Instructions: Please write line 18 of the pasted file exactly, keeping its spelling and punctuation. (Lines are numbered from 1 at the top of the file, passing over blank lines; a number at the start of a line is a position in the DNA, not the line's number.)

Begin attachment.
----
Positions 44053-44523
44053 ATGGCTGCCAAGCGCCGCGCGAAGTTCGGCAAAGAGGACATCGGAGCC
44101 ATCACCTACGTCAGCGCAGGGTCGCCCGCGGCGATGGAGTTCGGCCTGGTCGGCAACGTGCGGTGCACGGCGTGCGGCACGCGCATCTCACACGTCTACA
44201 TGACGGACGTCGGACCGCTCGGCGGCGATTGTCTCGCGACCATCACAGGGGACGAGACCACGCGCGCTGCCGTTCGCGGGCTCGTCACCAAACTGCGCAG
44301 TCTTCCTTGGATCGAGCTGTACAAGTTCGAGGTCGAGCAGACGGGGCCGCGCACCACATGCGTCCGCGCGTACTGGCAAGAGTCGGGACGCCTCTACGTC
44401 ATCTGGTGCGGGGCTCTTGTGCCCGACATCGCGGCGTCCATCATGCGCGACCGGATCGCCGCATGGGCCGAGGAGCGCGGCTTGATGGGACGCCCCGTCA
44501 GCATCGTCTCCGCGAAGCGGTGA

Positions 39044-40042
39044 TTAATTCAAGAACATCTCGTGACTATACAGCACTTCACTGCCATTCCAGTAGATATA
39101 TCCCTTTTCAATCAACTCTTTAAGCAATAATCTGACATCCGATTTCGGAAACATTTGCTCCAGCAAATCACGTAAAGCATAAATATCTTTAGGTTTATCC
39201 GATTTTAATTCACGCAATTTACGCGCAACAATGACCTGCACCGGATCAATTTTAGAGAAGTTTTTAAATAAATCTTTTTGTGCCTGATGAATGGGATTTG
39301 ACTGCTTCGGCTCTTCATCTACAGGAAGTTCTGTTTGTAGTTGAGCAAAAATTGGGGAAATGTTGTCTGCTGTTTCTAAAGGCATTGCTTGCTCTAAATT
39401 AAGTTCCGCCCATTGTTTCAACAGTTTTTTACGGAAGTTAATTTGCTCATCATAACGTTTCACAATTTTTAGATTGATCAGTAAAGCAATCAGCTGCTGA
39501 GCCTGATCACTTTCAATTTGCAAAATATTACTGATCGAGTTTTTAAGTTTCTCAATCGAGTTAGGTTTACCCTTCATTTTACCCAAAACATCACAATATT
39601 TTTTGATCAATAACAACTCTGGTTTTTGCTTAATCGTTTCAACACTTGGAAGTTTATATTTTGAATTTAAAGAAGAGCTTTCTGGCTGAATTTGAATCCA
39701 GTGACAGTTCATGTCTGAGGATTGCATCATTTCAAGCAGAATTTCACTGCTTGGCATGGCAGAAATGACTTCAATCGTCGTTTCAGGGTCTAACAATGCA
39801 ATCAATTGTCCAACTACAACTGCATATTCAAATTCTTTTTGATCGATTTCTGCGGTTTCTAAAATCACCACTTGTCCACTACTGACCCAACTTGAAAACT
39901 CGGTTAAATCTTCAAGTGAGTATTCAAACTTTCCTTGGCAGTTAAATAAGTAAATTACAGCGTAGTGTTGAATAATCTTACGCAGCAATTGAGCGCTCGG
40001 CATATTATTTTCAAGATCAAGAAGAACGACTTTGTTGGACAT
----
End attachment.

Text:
39901 CGGTTAAATCTTCAAGTGAGTATTCAAACTTTCCTTGGCAGTTAAATAAGTAAATTACAGCGTAGTGTTGAATAATCTTACGCAGCAATTGAGCGCTCGG